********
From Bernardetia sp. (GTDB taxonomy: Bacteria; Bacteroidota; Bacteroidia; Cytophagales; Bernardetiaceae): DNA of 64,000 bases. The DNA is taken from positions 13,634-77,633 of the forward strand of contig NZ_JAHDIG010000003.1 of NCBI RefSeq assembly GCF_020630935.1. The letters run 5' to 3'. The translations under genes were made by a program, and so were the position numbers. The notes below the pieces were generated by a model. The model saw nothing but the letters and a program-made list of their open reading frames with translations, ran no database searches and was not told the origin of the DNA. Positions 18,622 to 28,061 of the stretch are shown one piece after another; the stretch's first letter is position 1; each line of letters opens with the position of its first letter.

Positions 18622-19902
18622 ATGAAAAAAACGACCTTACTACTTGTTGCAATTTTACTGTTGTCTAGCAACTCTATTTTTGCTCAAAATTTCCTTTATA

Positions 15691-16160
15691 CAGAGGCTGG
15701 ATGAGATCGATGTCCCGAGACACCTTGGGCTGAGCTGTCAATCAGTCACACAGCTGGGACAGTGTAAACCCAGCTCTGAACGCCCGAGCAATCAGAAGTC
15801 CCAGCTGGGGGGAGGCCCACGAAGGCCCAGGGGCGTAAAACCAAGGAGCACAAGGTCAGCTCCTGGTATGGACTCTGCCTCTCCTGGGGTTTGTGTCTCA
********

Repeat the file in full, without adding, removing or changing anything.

From Bernardetia sp. (GTDB taxonomy: Bacteria; Bacteroidota; Bacteroidia; Cytophagales; Bernardetiaceae): DNA of 64,000 bases. The DNA is taken from positions 13,634-77,633 of the forward strand of contig NZ_JAHDIG010000003.1 of NCBI RefSeq assembly GCF_020630935.1. The letters run 5' to 3'. The translations under genes were made by a program, and so were the position numbers. The notes below the pieces were generated by a model. The model saw nothing but the letters and a program-made list of their open reading frames with translations, ran no database searches and was not told the origin of the DNA. Positions 18,622 to 28,061 of the stretch are shown one piece after another; the stretch's first letter is position 1; each line of letters opens with the position of its first letter.

Positions 18622-19902
18622 ATGAAAAAAACGACCTTACTACTTGTTGCAATTTTACTGTTGTCTAGCAACTCTATTTTTGCTCAAAATTTCCTTTATA

Positions 15691-16160
15691 CAGAGGCTGG
15701 ATGAGATCGATGTCCCGAGACACCTTGGGCTGAGCTGTCAATCAGTCACACAGCTGGGACAGTGTAAACCCAGCTCTGAACGCCCGAGCAATCAGAAGTC
15801 CCAGCTGGGGGGAGGCCCACGAAGGCCCAGGGGCGTAAAACCAAGGAGCACAAGGTCAGCTCCTGGTATGGACTCTGCCTCTCCTGGGGTTTGTGTCTCA